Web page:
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Charlotte Rampling: Promoting Diversity In Oscar Nominations Is 'Racist To Whites'

"Perhaps the black actors did not deserve to make the final list," the nominee said.

01/22/2016 10:01 am ET | Updated Jan 22, 2016

Academy Award nominee Charlotte Rampling does not buy into the notion that the Oscars are racist. In fact, she thinks the conversation surrounding a lack of diversity in the nominations is actually anti-white.

“It is racist to whites,” she said on France's Europe 1 radio station Friday.

“One can never really know, but perhaps the black actors did not deserve to make the final list," added Rampling, who was nominated in the best actress category for her role in "45 Years."

She disagreed with the proposal that the Academy of Motion Picture Arts and Sciences use quotas to encourage diversity.

“Why classify people? These days everyone is more or less accepted," she said. "People will always say ‘Him, he’s not as handsome’ or ‘Him, he’s too black’ or ‘He's too white.' But does that necessarily mean there should be lots of minorities everywhere?”

"What does it mean that [black actors] still think they are a minority?" she continued.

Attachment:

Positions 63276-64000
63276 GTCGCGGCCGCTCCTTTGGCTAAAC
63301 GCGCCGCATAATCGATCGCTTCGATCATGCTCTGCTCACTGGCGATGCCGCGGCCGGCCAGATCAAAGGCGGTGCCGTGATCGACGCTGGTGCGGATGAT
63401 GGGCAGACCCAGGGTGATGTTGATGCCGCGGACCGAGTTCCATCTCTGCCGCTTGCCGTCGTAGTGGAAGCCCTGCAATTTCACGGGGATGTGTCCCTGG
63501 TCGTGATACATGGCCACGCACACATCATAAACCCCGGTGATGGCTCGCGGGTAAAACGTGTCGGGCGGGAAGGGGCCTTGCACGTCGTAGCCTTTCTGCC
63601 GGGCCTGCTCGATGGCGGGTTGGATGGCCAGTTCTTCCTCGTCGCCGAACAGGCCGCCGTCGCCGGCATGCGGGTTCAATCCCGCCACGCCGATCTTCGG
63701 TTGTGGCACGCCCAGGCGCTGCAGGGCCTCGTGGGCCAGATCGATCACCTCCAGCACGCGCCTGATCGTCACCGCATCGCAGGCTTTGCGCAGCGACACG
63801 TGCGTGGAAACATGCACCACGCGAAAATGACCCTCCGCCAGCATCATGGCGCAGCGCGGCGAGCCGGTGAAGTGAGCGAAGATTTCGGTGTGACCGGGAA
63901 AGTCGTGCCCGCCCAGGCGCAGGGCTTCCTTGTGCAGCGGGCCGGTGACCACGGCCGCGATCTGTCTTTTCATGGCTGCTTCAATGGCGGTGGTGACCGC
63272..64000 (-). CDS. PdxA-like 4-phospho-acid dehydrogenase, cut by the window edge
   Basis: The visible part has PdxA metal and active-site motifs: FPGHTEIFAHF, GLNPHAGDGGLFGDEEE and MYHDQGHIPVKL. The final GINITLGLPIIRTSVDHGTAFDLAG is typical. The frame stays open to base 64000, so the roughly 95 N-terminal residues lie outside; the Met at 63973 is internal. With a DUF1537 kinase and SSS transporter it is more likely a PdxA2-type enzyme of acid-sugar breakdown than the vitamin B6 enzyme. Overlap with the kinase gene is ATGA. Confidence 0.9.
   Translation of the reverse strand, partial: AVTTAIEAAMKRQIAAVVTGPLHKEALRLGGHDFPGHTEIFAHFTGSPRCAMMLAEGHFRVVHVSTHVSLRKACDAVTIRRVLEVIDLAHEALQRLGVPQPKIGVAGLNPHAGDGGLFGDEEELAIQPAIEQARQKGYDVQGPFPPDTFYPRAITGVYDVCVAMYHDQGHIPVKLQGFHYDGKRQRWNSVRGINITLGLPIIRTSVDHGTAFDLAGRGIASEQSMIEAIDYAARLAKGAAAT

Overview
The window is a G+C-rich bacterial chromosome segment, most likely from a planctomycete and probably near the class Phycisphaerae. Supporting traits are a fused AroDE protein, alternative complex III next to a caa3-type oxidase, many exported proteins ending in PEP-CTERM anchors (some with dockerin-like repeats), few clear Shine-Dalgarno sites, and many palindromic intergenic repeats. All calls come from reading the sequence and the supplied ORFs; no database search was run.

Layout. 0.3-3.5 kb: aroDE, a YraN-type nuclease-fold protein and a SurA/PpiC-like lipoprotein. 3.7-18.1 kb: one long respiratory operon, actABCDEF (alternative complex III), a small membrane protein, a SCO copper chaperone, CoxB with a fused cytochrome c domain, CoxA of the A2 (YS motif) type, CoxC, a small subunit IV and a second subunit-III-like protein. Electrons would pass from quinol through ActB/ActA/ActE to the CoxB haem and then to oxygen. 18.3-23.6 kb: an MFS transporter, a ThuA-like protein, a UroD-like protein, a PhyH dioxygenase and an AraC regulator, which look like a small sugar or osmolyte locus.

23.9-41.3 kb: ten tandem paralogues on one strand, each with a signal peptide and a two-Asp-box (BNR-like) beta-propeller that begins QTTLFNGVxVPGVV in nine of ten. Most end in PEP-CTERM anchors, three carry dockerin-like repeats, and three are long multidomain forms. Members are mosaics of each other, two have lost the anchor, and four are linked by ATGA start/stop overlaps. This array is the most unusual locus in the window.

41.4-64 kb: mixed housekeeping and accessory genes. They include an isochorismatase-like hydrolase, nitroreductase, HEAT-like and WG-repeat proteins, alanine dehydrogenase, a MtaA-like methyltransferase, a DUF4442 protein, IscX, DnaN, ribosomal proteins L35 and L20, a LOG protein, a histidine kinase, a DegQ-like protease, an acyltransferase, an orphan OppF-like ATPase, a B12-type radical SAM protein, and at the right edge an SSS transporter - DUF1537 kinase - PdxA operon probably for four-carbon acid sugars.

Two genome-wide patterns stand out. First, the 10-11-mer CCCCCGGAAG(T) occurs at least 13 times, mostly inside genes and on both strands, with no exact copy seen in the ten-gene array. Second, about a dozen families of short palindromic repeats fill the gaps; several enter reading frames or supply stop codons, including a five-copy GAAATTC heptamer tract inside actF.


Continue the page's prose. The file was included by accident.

Zero actors of color are included in the Academy's best actor or actress categories for the second consecutive year, despite the fact that there were many non-white actors who could have been chosen. Jada Pinkett Smith, Will Smith and Spike Lee all announced they would not be attending this year's awards ceremony in an act of protest.

Oscar-winning producer Gerald Molen, who later was involved with a documentary from conservative activist Dinesh D'Souza, also addressed the diversity controversy.

"The idea of a boycott is ridiculous," the producer of "Schindler's List" and "Jurassic Park" told The Hollywood Reporter on Thursday. "Are their noses bent out of shape by the award nominations? Of course. That is normal in a town of egos and red carpet desires. While there were many performances of note, not all my choices for 'best' in the various categories have been realized."

Molen noted that his vote for best picture went to Steven Spielberg's "Bridge of Spies."

This post has been updated to include Gerald Molen's comments.

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